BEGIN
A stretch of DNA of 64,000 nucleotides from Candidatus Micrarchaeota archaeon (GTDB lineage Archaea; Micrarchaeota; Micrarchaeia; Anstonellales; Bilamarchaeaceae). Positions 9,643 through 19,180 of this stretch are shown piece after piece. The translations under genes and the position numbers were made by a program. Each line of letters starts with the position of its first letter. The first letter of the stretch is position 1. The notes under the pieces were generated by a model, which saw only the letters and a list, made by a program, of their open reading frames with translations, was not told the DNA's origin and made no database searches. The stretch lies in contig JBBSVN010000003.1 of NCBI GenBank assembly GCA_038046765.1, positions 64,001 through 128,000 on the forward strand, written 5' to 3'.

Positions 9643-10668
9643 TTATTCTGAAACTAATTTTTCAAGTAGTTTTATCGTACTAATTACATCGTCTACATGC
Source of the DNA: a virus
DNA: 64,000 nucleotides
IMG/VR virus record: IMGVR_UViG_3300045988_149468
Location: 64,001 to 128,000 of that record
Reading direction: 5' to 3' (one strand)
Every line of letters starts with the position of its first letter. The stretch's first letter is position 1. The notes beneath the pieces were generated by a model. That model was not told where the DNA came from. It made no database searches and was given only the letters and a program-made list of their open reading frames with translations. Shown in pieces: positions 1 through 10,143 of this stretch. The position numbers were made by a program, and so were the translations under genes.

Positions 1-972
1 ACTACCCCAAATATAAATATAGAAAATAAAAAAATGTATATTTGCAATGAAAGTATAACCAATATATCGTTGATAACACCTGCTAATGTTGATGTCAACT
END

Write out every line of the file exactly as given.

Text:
A stretch of DNA of 64,000 nucleotides from Candidatus Micrarchaeota archaeon (GTDB lineage Archaea; Micrarchaeota; Micrarchaeia; Anstonellales; Bilamarchaeaceae). Positions 9,643 through 19,180 of this stretch are shown piece after piece. The translations under genes and the position numbers were made by a program. Each line of letters starts with the position of its first letter. The first letter of the stretch is position 1. The notes under the pieces were generated by a model, which saw only the letters and a list, made by a program, of their open reading frames with translations, was not told the DNA's origin and made no database searches. The stretch lies in contig JBBSVN010000003.1 of NCBI GenBank assembly GCA_038046765.1, positions 64,001 through 128,000 on the forward strand, written 5' to 3'.

Positions 9643-10668
9643 TTATTCTGAAACTAATTTTTCAAGTAGTTTTATCGTACTAATTACATCGTCTACATGC
Source of the DNA: a virus
DNA: 64,000 nucleotides
IMG/VR virus record: IMGVR_UViG_3300045988_149468
Location: 64,001 to 128,000 of that record
Reading direction: 5' to 3' (one strand)
Every line of letters starts with the position of its first letter. The stretch's first letter is position 1. The notes beneath the pieces were generated by a model. That model was not told where the DNA came from. It made no database searches and was given only the letters and a program-made list of their open reading frames with translations. Shown in pieces: positions 1 through 10,143 of this stretch. The position numbers were made by a program, and so were the translations under genes.

Positions 1-972
1 ACTACCCCAAATATAAATATAGAAAATAAAAAAATGTATATTTGCAATGAAAGTATAACCAATATATCGTTGATAACACCTGCTAATGTTGATGTCAACT